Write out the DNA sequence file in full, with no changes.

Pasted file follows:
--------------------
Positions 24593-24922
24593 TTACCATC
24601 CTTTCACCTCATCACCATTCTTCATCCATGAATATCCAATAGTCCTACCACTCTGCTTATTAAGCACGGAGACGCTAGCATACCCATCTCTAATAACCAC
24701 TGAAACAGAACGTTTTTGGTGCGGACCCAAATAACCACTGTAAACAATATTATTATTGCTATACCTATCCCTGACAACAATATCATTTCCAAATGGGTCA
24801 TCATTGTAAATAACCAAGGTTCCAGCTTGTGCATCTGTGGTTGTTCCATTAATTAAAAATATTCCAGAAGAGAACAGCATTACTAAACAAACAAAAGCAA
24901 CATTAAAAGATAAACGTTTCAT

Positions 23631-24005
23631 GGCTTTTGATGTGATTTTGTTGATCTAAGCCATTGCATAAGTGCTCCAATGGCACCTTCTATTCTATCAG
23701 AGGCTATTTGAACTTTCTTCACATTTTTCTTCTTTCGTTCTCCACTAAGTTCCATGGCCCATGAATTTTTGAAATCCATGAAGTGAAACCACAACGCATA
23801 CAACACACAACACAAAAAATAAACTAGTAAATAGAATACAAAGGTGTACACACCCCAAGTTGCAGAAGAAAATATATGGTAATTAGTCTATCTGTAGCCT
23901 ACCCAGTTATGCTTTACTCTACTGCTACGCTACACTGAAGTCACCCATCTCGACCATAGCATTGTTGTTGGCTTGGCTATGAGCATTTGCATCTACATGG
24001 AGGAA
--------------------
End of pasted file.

Positions 24593-24922
24593 TTACCATC
24601 CTTTCACCTCATCACCATTCTTCATCCATGAATATCCAATAGTCCTACCACTCTGCTTATTAAGCACGGAGACGCTAGCATACCCATCTCTAATAACCAC
24701 TGAAACAGAACGTTTTTGGTGCGGACCCAAATAACCACTGTAAACAATATTATTATTGCTATACCTATCCCTGACAACAATATCATTTCCAAATGGGTCA
24801 TCATTGTAAATAACCAAGGTTCCAGCTTGTGCATCTGTGGTTGTTCCATTAATTAAAAATATTCCAGAAGAGAACAGCATTACTAAACAAACAAAAGCAA
24901 CATTAAAAGATAAACGTTTCAT

Positions 23631-24005
23631 GGCTTTTGATGTGATTTTGTTGATCTAAGCCATTGCATAAGTGCTCCAATGGCACCTTCTATTCTATCAG
23701 AGGCTATTTGAACTTTCTTCACATTTTTCTTCTTTCGTTCTCCACTAAGTTCCATGGCCCATGAATTTTTGAAATCCATGAAGTGAAACCACAACGCATA
23801 CAACACACAACACAAAAAATAAACTAGTAAATAGAATACAAAGGTGTACACACCCCAAGTTGCAGAAGAAAATATATGGTAATTAGTCTATCTGTAGCCT
23901 ACCCAGTTATGCTTTACTCTACTGCTACGCTACACTGAAGTCACCCATCTCGACCATAGCATTGTTGTTGGCTTGGCTATGAGCATTTGCATCTACATGG
24001 AGGAA